The Elder Ice: A Harry Stubbs Adventure (book 1) by David Hambling
Ebook review #1
The Elder Ice by David Hambling is a delightful little Lovecraftian novella that gives us a taste of the world – and mind- of Harry Stubbs. Now I don’t generally read short stories as they tend to leave you wanting, and that’s something Hambling definitely accomplishes. An introduction into the universe is what this felt like, wetting our toes.
I enjoyed the investigative aspect of the novel, it helped build the mystery and suspense, learning more about not only the ‘Shackleton Case,’ but also our protagonist. I appreciated the depth he had and his struggle to remain meticulous and observant in his new profession. The author’s take on the Lovecraft mythos was interesting as well. I am quite interested and learning more about where he will take that. The grammar was great; the word choice was odd at times, though I think it helped set the scene. I definitely enjoyed some of the descriptions. They helped bring some scenes to life.
My biggest complaint was the rather large info dump that was the conclusion/reveal of what really happened to Shackleton and what he found. It felt awkward and somewhat ham-fisted, especially considering the elegance of the setup to that point, to just throw it all on the readers in a couple pages felt rushed. Certainly, this is not a mystery novella, but it does have mystery elements. I would have appreciated allowing the reader to connect more dots, or at least revealing more of this info gradually instead of all at once.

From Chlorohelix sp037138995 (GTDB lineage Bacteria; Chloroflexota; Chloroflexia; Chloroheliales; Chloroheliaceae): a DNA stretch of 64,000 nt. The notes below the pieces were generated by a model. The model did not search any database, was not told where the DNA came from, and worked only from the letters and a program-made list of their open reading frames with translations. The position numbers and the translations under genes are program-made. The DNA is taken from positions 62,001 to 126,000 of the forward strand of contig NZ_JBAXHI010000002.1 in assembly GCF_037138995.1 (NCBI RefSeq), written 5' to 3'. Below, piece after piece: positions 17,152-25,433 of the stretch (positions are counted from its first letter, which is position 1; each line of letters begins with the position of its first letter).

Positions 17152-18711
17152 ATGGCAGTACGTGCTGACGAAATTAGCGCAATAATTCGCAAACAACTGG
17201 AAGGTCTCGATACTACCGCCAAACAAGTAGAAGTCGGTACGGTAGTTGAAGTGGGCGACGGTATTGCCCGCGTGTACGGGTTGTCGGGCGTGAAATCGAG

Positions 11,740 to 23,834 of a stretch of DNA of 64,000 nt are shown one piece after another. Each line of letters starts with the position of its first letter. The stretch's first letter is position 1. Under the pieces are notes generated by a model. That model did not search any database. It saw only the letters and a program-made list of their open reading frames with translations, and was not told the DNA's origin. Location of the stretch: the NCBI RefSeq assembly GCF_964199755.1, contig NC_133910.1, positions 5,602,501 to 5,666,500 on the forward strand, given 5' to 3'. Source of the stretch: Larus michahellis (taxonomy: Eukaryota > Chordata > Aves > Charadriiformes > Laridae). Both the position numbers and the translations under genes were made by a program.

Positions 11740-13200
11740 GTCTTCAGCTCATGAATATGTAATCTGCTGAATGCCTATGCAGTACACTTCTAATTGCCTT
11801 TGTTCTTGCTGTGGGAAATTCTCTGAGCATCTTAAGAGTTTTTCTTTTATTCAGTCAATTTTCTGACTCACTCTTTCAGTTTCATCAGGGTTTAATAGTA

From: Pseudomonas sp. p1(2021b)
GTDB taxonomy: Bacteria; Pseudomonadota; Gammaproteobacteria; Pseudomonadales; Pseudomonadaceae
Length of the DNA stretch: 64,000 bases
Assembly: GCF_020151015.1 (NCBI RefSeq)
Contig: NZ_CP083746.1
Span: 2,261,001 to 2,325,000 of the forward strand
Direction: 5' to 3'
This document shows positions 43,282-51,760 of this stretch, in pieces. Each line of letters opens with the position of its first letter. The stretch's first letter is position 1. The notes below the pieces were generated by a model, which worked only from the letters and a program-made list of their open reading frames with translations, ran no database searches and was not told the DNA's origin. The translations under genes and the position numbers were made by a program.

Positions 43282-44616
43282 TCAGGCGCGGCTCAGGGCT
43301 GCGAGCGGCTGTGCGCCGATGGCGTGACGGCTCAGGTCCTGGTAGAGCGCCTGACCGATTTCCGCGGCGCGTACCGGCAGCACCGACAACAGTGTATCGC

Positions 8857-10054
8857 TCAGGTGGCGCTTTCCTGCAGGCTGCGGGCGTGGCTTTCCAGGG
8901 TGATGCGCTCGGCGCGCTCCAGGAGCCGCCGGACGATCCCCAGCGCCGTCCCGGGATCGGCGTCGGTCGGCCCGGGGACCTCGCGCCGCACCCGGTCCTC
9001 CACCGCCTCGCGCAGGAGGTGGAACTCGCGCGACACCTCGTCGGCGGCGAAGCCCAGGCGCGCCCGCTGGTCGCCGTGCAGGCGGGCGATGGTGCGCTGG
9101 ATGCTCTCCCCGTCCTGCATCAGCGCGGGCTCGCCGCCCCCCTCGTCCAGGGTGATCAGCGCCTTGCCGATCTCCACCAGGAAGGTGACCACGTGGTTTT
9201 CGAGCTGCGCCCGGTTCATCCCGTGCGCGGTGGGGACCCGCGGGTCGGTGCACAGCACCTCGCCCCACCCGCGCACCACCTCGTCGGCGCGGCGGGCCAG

I won’t say the ending was exactly unexpected, but it did leave me unsatisfied, partially due to the length, but also due to how things worked out. If I had to summarize it with a statement, it would probably be: “Welp, that happened.”
Overall, a good read and worth the small time investment. I hope his next book is longer, I will be reading it for sure.
The Elder Ice by David Hambling
Ebook review #2
The tip of the iceberg looms in The Elder Ice by David Hambling. This no-frills introduction to the world of Harry Stubbs is as brutal and practical as its protagonist, an erstwhile boxer and hired muscle for a solicitor’s office. The pacing suits the noir detective motif, comfortably couched in a Lovecraftian pseudohistory.
This story feels like part of a much bigger world and it does a great job of setting us up readers to want more. The style is suited to readers who enjoy pulp serials like Dr. Who, Hellboy, or The Dresden Files. With a languorous build-up of history, investigation, and espionage without really exploring the sense of mystery that it deserves. The first half of the story takes its time to set up a living, breathing world, reverent of tales of adventure and exploration. Hambling’s scenes set in the local tavern are lovingly described and genuinely welcome the reader in detail while the cold winds blow in the streets beyond.
The story pulls readers in up until the very end that rushes upon us and frantically ends with a climax that unfolds too quickly for its own cleverness. A standard for the genre, the story is genuine and quite enjoyable but needs space to breathe, needs more stirring.
Harry Stubbs is presented initially as relatable and thoughtful, self-conscious of his own shortcomings, but it’s unclear how and Edwardian-era boxer and son of a butcher owns such a robust vocabulary, this ends up feeling jarring amidst the otherwise tight and thoughtful dialogue.
The world is crisp, the story is direct and effective; The Elder Ice rings true to century-old detective novels or strange tales in general, with some rough edges that don’t really slow it down until the abrupt and expected end that leaves us wanting more in a good way.
Overall rating: 7/10
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